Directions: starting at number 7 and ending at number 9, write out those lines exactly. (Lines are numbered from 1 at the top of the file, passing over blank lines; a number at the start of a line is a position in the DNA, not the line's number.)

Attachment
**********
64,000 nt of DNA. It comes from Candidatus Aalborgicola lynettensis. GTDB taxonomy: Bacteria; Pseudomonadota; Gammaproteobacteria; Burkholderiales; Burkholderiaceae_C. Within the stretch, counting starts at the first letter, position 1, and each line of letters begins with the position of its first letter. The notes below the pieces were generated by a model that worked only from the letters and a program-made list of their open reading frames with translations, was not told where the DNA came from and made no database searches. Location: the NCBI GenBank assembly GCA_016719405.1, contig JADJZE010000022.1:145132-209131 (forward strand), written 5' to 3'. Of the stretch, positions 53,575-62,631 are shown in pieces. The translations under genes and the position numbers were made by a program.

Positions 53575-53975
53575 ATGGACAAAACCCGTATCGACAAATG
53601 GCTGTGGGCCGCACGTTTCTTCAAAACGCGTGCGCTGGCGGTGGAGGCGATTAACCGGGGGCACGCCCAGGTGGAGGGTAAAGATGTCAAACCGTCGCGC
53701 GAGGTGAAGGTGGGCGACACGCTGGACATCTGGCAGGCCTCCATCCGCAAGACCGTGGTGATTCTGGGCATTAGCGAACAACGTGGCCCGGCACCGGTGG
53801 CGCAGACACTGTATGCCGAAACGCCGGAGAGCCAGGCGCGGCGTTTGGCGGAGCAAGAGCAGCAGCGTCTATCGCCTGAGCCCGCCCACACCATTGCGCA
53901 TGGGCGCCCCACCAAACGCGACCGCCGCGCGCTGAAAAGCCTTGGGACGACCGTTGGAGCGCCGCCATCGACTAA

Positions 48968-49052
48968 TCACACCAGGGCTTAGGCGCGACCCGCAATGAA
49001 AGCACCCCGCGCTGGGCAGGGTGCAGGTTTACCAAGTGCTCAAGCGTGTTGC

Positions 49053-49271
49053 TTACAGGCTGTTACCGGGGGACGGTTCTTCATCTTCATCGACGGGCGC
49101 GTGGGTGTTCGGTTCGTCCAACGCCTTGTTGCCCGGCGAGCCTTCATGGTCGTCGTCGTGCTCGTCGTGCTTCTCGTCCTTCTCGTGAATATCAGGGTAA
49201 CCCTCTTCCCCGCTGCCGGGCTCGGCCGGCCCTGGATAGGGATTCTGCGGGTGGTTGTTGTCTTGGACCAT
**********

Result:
53901 TGGGCGCCCCACCAAACGCGACCGCCGCGCGCTGAAAAGCCTTGGGACGACCGTTGGAGCGCCGCCATCGACTAA

Positions 48968-49052
48968 TCACACCAGGGCTTAGGCGCGACCCGCAATGAA